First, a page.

Professor and Associate Dean of Academic Affairs
University of Georgia
Room 190, Ecology Bldg.
Athens, GA 30602
Office: (706) 542-9251
Lab: (706) 542-3485
Fax: (706) 542-4819
Ph.D. - University of Minnesota
B.S. - Duke University
Animal migration and infectious disease dynamics; effects of host behavior on parasite transmission; urbanization and infectious disease risk; climate change and infectious diseases; macroecology of infectious diseases; work on natural systems of butterflies, birds, bats and primates
2012: Odum School of Ecology Faculty Instructor of the Year Award
2008: Presidential Early Career Award in Science and Engineering (PECASE)
2008: University of Georgia Award for Teaching Excellence
2008: Odum School of Ecology Award for Teaching Excellence
Science Advisory Board, National Center for Ecological Analysis and Synthesis
Board of Reviewing Editors, Science (AAAS)
Editorial Board, Journal of Animal Ecology
Adjunct Associate Professor, Department of Environmental Studies, Emory University
Altizer, S., Ostfeld, R.S., Harvell, C.D., Johnson, P.T.J., and Kutz, S. 2013. Climate change and infectious disease: from evidence to a predictive framework. Science. 341: 514-519.
Rushmore, J., D. Caillaud, L. Matamba, R. M. Stumpf, S. P. Borgatti, and S. Altizer. 2013. Social network analysis of wild chimpanzees with insights for infectious disease risk. Journal of Animal Ecology, 82: 976-986.
Streicker, D.G., Recuenco, S., Valderrama, W., Gomez-Benavides, J., Vargas, I., Pacheco, V., Condori, R.E, Montgomery, J., Rupprecht, C.E., Rohani, P. and Altizer, S. 2012. Ecological and anthropogenic drivers of rabies exposure in vampire bats: implications for transmission and control. Proceedings of the Royal Society Series B. 279(1742):3384-92.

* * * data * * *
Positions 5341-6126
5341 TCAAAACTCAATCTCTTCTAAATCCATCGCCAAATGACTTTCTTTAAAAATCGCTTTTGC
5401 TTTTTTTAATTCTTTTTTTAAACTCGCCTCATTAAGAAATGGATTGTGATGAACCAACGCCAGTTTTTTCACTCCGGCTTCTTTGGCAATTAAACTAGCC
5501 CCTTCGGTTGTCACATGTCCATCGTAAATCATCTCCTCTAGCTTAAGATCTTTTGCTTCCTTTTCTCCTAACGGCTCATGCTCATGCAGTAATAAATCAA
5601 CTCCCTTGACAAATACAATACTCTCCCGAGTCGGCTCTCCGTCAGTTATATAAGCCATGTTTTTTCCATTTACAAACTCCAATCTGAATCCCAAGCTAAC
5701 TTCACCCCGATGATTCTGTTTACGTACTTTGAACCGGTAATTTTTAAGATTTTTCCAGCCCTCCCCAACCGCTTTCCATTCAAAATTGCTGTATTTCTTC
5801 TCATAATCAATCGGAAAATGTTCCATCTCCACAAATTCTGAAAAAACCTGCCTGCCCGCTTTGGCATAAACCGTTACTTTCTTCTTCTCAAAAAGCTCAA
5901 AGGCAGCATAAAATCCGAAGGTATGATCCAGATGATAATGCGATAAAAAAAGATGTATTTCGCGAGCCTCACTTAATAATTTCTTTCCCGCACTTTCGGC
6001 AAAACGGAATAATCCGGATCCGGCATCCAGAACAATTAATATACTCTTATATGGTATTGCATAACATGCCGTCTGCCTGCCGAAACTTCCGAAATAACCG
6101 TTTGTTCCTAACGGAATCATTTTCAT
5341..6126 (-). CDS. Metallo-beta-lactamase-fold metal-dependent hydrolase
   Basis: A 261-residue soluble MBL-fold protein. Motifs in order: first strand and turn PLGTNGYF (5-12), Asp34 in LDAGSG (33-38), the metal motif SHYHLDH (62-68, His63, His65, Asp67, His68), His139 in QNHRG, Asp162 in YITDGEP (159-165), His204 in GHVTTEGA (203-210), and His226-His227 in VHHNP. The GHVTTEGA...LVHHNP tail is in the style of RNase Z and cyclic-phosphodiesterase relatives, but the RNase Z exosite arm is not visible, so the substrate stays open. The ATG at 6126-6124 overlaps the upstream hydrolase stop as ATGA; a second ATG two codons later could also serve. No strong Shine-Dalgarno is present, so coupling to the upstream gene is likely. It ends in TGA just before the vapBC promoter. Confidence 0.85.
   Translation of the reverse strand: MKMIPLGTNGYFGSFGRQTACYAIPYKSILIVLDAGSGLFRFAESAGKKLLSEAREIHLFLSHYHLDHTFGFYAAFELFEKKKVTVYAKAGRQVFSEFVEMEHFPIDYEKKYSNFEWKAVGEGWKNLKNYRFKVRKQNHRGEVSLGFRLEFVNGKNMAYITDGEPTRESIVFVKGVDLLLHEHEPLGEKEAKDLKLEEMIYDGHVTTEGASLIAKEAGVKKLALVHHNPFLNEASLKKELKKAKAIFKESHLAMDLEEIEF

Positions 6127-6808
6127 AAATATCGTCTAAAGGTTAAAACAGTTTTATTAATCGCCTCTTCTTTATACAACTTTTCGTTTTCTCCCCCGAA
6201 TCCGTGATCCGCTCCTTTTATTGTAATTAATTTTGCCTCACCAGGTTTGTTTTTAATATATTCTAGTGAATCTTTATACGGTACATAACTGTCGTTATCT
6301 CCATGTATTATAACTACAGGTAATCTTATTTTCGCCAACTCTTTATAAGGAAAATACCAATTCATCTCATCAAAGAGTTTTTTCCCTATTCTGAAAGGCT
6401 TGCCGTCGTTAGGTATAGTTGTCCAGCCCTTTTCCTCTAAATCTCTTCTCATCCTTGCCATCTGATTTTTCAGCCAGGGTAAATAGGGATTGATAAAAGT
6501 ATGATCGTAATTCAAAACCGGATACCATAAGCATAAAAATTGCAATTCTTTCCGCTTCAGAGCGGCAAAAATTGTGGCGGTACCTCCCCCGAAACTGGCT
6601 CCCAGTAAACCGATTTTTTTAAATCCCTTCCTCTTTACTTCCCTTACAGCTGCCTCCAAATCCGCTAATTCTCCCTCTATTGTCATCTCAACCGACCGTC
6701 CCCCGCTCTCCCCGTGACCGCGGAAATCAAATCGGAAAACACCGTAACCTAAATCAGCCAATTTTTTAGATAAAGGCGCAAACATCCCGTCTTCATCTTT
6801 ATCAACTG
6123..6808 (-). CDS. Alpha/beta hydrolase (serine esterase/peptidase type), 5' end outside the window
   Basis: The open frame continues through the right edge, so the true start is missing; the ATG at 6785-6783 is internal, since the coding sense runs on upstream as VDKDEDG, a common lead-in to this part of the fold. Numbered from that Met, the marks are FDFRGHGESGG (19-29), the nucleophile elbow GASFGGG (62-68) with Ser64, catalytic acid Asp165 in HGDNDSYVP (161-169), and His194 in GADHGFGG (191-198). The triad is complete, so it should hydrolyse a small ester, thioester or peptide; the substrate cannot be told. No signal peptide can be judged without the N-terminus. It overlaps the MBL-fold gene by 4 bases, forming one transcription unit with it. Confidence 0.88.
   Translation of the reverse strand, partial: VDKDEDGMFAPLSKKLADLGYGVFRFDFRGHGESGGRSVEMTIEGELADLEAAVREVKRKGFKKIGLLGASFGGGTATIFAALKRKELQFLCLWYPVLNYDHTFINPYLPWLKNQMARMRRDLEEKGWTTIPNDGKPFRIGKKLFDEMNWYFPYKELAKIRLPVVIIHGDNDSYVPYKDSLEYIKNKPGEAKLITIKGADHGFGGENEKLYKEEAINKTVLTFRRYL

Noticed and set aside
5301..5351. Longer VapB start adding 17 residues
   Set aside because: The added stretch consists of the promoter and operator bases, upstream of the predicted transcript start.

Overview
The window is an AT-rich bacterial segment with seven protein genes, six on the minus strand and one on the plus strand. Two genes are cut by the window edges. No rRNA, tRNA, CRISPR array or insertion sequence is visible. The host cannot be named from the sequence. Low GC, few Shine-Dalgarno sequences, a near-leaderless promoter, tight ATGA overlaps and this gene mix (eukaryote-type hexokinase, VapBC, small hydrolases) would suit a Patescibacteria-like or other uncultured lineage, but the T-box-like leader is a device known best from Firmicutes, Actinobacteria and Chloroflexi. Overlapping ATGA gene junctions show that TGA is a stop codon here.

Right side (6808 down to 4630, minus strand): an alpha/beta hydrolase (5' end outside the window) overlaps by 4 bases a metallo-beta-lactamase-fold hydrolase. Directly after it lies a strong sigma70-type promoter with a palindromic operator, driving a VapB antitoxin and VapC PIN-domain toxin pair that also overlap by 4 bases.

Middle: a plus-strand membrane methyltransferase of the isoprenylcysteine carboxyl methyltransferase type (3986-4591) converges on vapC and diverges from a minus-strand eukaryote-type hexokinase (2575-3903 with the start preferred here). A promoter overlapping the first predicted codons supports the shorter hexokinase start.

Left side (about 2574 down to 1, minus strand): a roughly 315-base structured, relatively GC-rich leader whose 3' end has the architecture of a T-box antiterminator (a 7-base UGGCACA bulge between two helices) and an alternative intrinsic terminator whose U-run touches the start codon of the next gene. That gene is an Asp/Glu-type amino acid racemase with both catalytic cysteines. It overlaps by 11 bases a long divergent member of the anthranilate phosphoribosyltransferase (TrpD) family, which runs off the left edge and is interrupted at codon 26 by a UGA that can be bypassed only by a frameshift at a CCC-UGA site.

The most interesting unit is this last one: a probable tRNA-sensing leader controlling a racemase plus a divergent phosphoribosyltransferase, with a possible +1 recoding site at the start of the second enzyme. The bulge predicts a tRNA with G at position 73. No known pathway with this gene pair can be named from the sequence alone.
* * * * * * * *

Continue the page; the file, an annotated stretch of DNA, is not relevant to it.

Altizer, S., Han, B and Bartel, R. 2011. Animal migrations and infectious disease risk. Science. 331: 296-302
Altizer, S., and Davis, A.K. 2010. Populations of monarch butterflies with different migratory behaviors show divergence in wing morphology. Evolution. In Press.
DeRoode, JC and Altizer, S. 2010. Host-parasite genetic interactions and virulence-transmission relationships in natural populations of monarch butterflies. Evolution. In press.
Harvell, C.D., Altizer, S., Cattadori, I., Harrington, L. and Weil, E. 2009. Climate change and wildlife diseases: when does the host matter the most? Ecology. 90: 912-920.
De Roode, J.C., Yates, A.J. and Altizer, S. 2008. Virulence-transmission trade-offs and population divergence in virulence in a naturally-occurring butterfly parasite. PNAS. 105: 7489-7494
Bradley, C.A., Gibbs, S.E.J. and Altizer, S. 2008. Urban land use predicts West Nile virus exposure in songbirds. Ecological Applications. 18: 1083–1092
Altizer, S., Nunn, C.L. and Lindenfors, P. 2007. Do threatened hosts have fewer parasites? A comparative study in primates. Journal of Animal Ecology, 76: 304-314.
Nunn, C.L. and Altizer, S. 2006. Infectious Diseases in Primates: Behavior, Ecology and Evolution. Oxford Series in Ecology and Evolution, Oxford University Press.
Altizer, S., Dobson, A., Hosseini, P., Hudson, P., Pascual, M., and Rohani, P. 2006. Seasonality and the dynamics of infectious diseases. Ecology Letters. 9: 467-484.
Bradley, C.A. and Altizer, S. 2005. Parasites hinder monarch butterfly flight: implications for disease spread in migratory hosts. Ecology Letters. 8: 290-300.
Altizer, S., Hochachka, W., and Dhondt, A. 2004. Seasonal dynamics of mycoplasmal conjunctivitis in eastern North American House Finches. Journal of Animal Ecology. 73(2): 309-322.
Altizer, S., Harvell, C.D., and Friedle, E. 2003. Rapid evolutionary dynamics and disease threats to biodiversity. Trends in Ecology and Evolution. 18(11): 589-596
Harvell, D., Mitchell, C.E., Ward, J.R., Altizer, S., Dobson, A., Ostfeld, R.S., and Samuels, M.D. 2002. Climate warming and disease risks for terrestrial and marine biota. Science. 296: 2158-2162.
As a scientist, I am captivated by the diversity of pathogens that persist in wild animal populations, and my research concerns the ecological and genetic interactions between hosts and parasites. I use a combination of field studies, experiments, models and comparative approaches to understand variation in epidemiological patterns within and among populations.